Jenny McCarthy has decided that a smattering of anecdotal reports about the effectiveness of diet and vitamins in easing the symptoms of autism is enough “data” for her liking. McCarthy’s 5-year-old son has autism and she travels around America unfortunately giving talks about the alleged benefits of natural medicines. She accuses doctors of failing to acknowledge that diets and vitamins can be used to treat autism. Newsflash Jenny: Diet and “vitamins” (by that I mean proper nutrition), in combination with exercise, are beneficial for everyone.
She says, “I’ve been speaking to moms across the country who are all shouting out the same thing: ‘This (diet and supplement intake) is working.’ It’s so heartbreaking to see the medical community not support something called diet and vitamins. And it pains us, city after city after city. I see this heartbreak on these mom’s faces. Autism isn’t covered by (medical) insurance. If things like diets and supplements are working, then why not support it? These kids are getting better and I will not shut up and will not stop fighting about it.”
Yeah, it’s really heartbreaking that the medical community would rather do things that work (cognitive training, early intervention, health and wellness, adaptive aides, etc.) to help people who have autism rather than stuff them full of vitamins, possibly without consulting a dietitian to see if that is even necessary. Why not blindly support vitamins and “natural” medicine? Because food is enough to give proper nutrition and supplements could be unnecessary, simply providing expensive pee, or harmful. “Supplements” aren’t regulated by the FDA which means they could contain anything – even harmful hormones and drugs.
Also, what is natural about a bunch of chemicals in pill form (vitamins)? Isn’t that exactly what these same people use as an argument against other medicine? Unless you’ve picked the root from the ground yourself, you can’t be sure of the ingredients of the vitamins and supplements you get in the store. Also, the root itself may contain substances that are harmful. I’ll point out the obvious cliche that, as Mythbusters illustrated, even eating poppy seeds can get you to test positive on an illicit drug test – and what is more natural than eating a plant you’ve picked from the ground? The fact is, there are many supplements on the market today that do not have sufficient clinical trials to back them up. And as they say, the plural of “anecdote” is “anecdotes”, not “data”.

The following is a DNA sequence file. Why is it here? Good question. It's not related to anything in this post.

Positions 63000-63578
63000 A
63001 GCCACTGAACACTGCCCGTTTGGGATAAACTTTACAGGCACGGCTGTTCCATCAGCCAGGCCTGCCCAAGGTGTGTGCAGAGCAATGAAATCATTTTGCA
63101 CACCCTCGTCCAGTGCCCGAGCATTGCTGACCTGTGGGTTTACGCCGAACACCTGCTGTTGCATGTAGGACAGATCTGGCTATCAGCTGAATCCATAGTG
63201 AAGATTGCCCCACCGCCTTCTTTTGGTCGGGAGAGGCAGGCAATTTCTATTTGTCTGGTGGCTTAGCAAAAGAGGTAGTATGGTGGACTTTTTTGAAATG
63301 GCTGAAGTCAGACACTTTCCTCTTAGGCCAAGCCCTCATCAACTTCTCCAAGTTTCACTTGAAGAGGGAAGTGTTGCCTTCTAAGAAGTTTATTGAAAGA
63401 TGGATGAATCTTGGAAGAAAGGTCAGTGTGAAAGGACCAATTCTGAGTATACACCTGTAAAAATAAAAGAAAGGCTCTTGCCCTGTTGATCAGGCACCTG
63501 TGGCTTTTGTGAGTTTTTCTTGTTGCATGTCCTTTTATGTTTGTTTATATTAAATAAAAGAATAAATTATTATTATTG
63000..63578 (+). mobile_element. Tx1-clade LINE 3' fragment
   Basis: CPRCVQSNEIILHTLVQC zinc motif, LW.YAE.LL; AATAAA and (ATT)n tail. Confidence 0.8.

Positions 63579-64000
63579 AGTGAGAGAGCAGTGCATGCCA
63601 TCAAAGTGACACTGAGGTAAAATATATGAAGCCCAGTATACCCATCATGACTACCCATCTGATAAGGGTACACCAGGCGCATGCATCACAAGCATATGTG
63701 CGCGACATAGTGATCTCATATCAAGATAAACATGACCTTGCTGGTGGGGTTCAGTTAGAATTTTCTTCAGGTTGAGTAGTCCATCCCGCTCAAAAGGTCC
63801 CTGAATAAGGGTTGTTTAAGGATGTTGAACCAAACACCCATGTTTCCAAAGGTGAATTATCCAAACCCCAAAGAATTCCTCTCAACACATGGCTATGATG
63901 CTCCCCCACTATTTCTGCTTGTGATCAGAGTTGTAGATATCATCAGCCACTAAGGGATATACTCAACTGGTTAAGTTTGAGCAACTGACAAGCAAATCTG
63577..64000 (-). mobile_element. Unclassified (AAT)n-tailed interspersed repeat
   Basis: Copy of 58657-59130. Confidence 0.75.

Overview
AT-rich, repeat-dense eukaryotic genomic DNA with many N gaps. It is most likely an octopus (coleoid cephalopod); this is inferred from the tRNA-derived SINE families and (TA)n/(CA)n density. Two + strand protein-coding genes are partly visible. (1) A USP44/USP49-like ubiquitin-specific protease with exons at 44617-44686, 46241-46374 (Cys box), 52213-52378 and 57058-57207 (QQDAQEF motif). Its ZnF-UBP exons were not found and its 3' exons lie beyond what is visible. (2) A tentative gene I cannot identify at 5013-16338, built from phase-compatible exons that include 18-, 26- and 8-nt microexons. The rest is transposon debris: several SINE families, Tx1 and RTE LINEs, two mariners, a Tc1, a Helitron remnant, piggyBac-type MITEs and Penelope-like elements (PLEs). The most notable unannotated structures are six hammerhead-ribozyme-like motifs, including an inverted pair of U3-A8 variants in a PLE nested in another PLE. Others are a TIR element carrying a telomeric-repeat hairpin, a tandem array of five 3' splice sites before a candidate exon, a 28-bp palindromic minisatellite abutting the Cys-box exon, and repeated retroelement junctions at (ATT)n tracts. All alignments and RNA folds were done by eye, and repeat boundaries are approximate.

I understand the emotional turmoil that goes on for parents with autism, not being able to connect with their children and not knowing what to do to help. It is a desperate situation and it’s easy to fall victim to snake oil salesmen and the latest health scheme. I feel the deepest sympathy for families in this situation. But I do not condone spreading personal beliefs that are not backed up by evidence and using public “fame” and influence to convince other families to distrust doctors, scientists, and medical research. That is despicable, regardless of my sympathy for her situation, and the medical community needs to stand up for itself.
I realize that engaging in arguments gives the air or false legitimacy to these sorts of claims, but I feel that it does far more damage in these cases for the medical/scientific community not to anticipate these problems (considering history) and launch “preemptive strikes”, so to speak. We need to get out there first and tell everyone about the amazing new autism treatments that have been shown, through research, to be effective. We need to give people hope and let them know that we can help and we aren’t out to make their lives more miserable by “ignoring” alternative treatments”. The qualified need to provide help and information so that families don’t find them in the arms of someone not qualified to give them that hope.